In 1990 Don Rachel was appointed president of Veit Companies. Vaughn Veit remained as chairman and CEO, leaving many of the day to day operations to Rachel. Under Vaughn Veit and Don Rachel’s leadership the company branched out into new areas related to its earthwork and demolition, creating a family of companies under the Veit logo.
In 1990 Vaughn Veit saw an opportunity for expansion and launched Veit Disposal Systems (VDS). VDS began with one truck and 30 container boxes and expanded to more than 45 trucks and 1,500 containers. In 1996 Veit grew its Twin Cities sanitation services with the addition of Disposal Systems, Inc.
In 1998, Veit continued the expansion of VDS with the acquisition of Adams Roll-Off Container in Rochester, Minnesota. The addition of Adams allowed Veit to enlarge its service area into the Rochester/Austin market, where Adams already had a large customer base.
Veit’s disposal division grew substantially and was now operating in the St. Paul/Minneapolis, St. Cloud, and Rochester/ Austin sales areas. A new start-up operation in the Duluth/Superior area in 1999 began with two trucks and 60 boxes.
The increase in customers led the company to develop two new landfills. To keep up with demand, VDS opened landfills in Big Lake, Minnesota, in 1993, and Austin, Minnesota, in 1998. In addition to its waste disposal, VDS concentrated its efforts in recycling as well. At Veit’s Rochester facility, recyclables were sorted and compacted and then temporarily stored at the building. Veit took pride in its recycling record: “70% of construction/demolition debris,” was, according to the company,”recycled or reduced with the remainder going to Veit’s demolition debris landfill near Austin, Minnesota.”
Veit, through its work on a series of demolition projects, gained a regional reputation for demolishing and clearing away antiquated sports stadiums. The Memorial Stadium at the University of Minnesota was the first notable sports facility that Veit tore down and disposed of. Then, in 1995, Veit razed the Metropolitan Stadium in Bloomington, which became home to the internationally known Mall of America. In 1999 the demolition of the St. Paul Civic Center with its River Centre Arena was also tackled by Veit. In the case of the St. Paul Civic Center, Veit was awarded contracts to tear down the Center, and to do the earthwork for the new Excel Energy Center, which would be home to the National Hockey League expansion team the Minnesota Wild.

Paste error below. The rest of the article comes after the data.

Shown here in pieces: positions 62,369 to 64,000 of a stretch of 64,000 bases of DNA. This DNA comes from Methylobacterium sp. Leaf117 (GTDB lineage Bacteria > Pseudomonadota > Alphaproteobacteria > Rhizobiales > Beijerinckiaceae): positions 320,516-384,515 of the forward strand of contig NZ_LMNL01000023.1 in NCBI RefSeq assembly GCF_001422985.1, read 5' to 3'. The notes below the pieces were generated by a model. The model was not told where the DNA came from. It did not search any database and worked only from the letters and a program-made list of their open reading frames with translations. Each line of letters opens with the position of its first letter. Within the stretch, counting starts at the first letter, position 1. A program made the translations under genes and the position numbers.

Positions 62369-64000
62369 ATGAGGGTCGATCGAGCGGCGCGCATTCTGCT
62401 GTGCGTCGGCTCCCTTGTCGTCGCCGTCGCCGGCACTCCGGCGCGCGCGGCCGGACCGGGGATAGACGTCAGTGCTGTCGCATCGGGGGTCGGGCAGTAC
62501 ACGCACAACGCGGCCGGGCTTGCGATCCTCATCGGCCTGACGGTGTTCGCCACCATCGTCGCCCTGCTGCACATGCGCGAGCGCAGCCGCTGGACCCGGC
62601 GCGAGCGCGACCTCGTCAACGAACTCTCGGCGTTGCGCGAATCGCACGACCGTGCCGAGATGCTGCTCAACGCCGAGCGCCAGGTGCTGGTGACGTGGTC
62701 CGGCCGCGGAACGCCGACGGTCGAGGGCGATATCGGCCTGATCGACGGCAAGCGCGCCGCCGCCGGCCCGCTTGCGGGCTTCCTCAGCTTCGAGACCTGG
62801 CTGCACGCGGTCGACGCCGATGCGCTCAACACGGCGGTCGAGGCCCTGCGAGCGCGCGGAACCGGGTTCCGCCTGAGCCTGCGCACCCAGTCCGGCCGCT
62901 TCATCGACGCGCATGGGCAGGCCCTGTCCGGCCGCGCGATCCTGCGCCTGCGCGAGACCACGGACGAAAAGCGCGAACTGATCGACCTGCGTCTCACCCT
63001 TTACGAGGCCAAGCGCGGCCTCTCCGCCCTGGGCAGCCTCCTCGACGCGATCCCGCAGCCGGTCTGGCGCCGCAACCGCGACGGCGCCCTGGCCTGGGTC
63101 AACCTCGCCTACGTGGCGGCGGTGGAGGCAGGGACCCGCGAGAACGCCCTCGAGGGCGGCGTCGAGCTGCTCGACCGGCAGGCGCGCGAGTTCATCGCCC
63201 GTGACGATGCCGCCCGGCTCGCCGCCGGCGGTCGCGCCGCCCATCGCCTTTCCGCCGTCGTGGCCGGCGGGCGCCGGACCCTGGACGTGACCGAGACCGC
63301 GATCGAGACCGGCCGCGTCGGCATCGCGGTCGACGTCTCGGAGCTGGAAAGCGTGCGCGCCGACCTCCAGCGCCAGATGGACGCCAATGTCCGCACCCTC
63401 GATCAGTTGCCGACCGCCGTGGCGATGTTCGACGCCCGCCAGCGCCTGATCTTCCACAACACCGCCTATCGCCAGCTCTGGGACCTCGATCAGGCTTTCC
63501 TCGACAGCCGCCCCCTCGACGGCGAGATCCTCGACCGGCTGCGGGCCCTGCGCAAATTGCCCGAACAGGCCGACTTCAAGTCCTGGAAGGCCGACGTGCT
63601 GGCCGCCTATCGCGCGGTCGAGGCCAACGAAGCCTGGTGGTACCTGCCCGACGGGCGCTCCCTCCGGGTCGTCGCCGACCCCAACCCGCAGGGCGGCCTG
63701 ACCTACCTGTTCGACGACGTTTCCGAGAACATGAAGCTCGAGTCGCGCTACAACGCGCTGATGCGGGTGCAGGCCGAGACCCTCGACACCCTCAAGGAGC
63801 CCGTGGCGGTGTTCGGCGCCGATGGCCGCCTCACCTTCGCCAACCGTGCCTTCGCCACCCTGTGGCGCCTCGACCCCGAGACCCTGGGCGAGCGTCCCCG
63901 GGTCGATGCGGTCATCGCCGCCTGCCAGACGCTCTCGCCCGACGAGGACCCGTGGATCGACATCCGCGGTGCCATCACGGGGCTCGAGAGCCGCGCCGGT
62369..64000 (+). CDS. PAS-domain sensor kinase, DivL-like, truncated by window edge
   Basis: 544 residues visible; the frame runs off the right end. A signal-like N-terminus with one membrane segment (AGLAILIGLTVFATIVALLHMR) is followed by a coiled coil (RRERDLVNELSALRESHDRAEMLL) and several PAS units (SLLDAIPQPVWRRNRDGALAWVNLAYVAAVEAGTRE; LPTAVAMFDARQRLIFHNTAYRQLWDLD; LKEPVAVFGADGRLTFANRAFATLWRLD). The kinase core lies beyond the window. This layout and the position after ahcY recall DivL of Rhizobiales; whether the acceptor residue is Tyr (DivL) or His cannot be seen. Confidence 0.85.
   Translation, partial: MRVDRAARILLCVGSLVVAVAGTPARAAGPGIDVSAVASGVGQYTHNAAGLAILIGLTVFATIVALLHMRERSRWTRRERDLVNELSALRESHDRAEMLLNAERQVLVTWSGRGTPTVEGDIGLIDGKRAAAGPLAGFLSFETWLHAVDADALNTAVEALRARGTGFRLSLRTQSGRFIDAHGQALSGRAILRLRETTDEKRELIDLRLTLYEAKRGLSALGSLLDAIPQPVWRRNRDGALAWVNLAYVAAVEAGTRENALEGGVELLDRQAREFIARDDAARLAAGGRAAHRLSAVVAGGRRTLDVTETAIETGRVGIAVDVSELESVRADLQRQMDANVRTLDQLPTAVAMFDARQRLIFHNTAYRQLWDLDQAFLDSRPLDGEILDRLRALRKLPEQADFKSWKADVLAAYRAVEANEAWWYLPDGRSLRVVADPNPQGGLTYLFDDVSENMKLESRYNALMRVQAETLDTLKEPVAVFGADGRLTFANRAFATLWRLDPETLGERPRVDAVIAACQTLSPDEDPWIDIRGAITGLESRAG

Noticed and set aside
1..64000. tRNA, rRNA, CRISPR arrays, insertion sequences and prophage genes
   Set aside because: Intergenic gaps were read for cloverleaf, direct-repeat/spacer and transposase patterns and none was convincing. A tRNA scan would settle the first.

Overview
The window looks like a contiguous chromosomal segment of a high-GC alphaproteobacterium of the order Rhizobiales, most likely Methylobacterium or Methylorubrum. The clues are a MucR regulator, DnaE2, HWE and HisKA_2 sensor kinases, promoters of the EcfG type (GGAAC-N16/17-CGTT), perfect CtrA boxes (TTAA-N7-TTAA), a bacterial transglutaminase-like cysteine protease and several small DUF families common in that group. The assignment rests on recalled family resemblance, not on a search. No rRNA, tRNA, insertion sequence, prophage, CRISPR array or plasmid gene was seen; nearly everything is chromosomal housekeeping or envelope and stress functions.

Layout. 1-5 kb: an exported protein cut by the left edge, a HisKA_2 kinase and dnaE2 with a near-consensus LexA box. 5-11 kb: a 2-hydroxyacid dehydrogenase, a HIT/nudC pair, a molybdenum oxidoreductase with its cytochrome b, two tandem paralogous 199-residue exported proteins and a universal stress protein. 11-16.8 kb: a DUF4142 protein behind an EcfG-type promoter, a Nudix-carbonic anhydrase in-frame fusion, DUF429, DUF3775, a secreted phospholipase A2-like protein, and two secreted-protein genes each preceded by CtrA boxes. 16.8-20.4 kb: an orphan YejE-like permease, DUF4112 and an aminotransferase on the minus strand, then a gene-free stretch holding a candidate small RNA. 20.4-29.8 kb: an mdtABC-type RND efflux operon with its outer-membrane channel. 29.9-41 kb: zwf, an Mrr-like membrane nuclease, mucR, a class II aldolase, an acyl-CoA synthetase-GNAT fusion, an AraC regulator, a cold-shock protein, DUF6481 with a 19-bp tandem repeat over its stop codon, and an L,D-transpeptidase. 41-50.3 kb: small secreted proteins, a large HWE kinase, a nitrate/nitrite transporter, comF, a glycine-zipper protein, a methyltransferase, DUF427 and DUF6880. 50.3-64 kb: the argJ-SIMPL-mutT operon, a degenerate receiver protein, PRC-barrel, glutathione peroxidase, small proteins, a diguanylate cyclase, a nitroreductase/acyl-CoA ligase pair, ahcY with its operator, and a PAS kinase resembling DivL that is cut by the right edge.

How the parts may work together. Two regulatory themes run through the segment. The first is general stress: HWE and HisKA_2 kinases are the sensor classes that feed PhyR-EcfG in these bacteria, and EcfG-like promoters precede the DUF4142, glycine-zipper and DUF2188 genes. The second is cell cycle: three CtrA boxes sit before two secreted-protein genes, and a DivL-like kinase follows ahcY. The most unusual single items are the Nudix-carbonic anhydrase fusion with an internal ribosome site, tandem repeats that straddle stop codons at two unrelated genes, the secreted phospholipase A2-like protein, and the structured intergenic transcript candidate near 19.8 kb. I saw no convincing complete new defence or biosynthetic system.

In 1998 Veit Companies began a $3.9 million earthwork project for the city of Minneapolis. The Minneapolis Water Works needed to expand its water reserves and called upon Veit to excavate a 40-million gallon, 450-foot by 432-foot reservoir on a hilltop site in New Brighton. The hilltop site was at the highest elevation in the Twin Cities metropolitan area, which in case of a water emergency would allow gravity to take the water to the city’s customers. The completion of the new water storage facility increased water supplies by 30 percent for well over half a million water works customers.
Larger Projects, Greater Capabilities: Late 1990s-Early 2000s
Although best known for its work with sports arenas, Veit in the late 1990s oversaw a broad spectrum of demolition jobs. On October 6, 1999, Veit began to fulfill a $12.1 million contract for the implosion of 150 Minuteman III missile silos just outside Langdon, North Dakota. This historic three-year project included the permanent destruction of the launch facilities and the standby power facilities connected to the silos. These underground control centers were imploded and the debris was buried and sealed with concrete slabs. Operating under the Strategic Arms Reduction Treaty (START), the Air Force had begun compliance with the treaty in 1994, moving the missiles from the silos near Langdon in 1995.
The completion date of the Minuteman silo demolition was scheduled for the end of 2001, in compliance with the terms of the treaty. As with all of Veit’s projects, a good number of salvageable materials were hauled away to be recycled at Veit’s demolition disposal site in Austin, Minnesota.
Veit Companies is a third generation progressive company that originated in 1928 and has built its reputation on quality workmanship and services. Our mission is to provide our clientele with the most competitive advantage by delivering quality construction services of unmatched value.
Veit Environmental first appeared under the Veit umbrella of companies in 1999. Due to a growing area of public health concern, Veit created its environmental agency to provide abatement services for problem materials such as asbestos, lead, and mold. Many public and private buildings still harbored such hazardous materials and the demand for services appeared to be expanding with what some epidemiologists interpreted as an increased environmental sensitivity in the population. Legislative enactments were leading to mandated removal of hazardous materials in public spaces and Veit predicted a lucrative future in the abatement industry.